I don't like those anti-static sprays nor tumble dry sheets. I've never yet found one that wasn't scented, and perfumes of all kinds are a huge part of the problem. I use unscented and hypo-allergenic products for everything - from deodorant to makeup to laundry powder. If I want to smell nice for particular occasions, I have a couple of bottles of very, very nice, very, very expensive, French perfumes. I don't buy them for myself - but if anyone wants to know what to buy me as a gift, I just remind them of the names of my favourites.
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  8. #7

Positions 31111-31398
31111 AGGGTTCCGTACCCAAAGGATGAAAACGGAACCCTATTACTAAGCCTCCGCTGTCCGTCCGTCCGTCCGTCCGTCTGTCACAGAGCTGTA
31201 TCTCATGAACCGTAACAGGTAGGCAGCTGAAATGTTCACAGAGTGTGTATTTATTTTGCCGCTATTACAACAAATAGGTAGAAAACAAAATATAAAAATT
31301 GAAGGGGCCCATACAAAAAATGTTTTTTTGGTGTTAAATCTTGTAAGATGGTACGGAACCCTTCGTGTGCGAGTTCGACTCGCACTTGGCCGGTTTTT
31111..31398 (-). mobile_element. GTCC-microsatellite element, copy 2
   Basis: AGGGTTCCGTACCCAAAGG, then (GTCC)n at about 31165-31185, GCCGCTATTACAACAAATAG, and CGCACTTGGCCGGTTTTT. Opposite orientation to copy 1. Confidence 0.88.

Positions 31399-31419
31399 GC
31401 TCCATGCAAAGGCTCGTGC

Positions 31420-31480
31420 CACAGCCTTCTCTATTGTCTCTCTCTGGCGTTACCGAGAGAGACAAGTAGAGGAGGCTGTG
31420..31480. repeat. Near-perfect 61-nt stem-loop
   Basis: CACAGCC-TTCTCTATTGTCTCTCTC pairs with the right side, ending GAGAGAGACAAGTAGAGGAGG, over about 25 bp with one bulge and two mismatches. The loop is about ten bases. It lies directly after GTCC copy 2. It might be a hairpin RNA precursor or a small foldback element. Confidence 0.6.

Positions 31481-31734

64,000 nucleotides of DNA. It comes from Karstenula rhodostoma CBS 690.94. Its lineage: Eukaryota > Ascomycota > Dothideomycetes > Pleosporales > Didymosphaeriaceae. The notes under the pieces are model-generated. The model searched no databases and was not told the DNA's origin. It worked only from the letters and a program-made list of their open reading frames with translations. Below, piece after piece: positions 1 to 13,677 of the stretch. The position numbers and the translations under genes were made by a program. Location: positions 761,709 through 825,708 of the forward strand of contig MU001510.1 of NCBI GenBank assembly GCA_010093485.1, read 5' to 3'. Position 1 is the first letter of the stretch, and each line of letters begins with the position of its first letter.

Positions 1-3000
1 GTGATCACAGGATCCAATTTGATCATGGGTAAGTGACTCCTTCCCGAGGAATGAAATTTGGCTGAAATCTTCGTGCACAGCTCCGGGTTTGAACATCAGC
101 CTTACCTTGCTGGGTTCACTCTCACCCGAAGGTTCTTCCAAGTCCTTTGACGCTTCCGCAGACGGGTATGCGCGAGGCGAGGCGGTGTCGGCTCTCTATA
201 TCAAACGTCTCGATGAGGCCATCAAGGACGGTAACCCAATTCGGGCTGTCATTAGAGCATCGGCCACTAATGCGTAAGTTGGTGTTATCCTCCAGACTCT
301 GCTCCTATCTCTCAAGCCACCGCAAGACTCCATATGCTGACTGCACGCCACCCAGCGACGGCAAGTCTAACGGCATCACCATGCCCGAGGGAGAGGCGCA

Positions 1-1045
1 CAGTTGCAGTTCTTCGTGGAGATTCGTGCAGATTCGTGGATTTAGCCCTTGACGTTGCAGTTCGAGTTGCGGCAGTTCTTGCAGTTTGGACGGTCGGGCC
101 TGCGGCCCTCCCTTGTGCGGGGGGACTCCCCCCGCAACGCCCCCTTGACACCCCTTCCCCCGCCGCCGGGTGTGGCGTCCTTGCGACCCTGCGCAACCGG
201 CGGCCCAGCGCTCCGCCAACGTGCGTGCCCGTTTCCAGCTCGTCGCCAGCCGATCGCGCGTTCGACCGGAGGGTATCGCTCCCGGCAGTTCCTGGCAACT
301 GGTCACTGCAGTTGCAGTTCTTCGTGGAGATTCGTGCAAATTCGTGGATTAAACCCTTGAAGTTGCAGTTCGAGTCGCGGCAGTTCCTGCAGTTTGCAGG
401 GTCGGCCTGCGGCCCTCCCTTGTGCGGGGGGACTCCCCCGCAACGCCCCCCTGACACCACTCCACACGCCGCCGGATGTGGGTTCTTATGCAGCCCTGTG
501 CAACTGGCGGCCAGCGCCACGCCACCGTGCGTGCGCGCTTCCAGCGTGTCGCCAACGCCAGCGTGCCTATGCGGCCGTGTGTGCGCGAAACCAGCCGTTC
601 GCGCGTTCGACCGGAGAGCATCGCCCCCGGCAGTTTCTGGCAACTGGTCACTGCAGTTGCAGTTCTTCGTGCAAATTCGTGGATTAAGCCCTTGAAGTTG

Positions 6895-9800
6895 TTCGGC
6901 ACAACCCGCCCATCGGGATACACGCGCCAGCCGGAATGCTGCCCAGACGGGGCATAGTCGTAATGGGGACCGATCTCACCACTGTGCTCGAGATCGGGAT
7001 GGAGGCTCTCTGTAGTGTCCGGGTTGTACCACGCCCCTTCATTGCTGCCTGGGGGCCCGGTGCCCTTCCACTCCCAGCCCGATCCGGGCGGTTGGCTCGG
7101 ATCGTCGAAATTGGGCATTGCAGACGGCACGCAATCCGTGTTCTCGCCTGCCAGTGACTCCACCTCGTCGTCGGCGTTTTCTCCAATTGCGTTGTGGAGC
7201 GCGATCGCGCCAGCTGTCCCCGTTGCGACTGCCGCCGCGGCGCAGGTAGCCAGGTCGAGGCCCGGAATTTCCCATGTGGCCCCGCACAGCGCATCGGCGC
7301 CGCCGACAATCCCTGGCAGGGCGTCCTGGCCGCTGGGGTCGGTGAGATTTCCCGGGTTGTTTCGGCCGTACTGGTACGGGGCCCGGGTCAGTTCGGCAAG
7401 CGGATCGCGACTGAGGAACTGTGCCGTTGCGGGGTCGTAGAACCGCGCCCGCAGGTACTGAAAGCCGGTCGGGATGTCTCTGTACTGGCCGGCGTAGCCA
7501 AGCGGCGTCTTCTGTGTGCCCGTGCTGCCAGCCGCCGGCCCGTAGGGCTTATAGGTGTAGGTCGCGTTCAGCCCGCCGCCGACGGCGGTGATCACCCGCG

▼▼ dn ʎɐʍ sıɥʇ ▼▼ RedPanda's Avatar
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    Quote Originally Posted by jennah25 View Post
    Quote Originally Posted by RedPanda View Post
    I recommend seeing a doctor.
    Yes ThankYou, I have but they said they don't know and Can't help me - I'm just trying to find someone who can help!
    I recommend seeing a better doctor.

    If all they can say is "I don't know." and "I can't help." then you need to go find a doctor that didn't buy their degree on-line.
    SayBigWords.com/say/3FC

    "And, behold, I come quickly;" Revelation 22:12

    "Religions are like sausages. When you know how they are made, you no longer want them."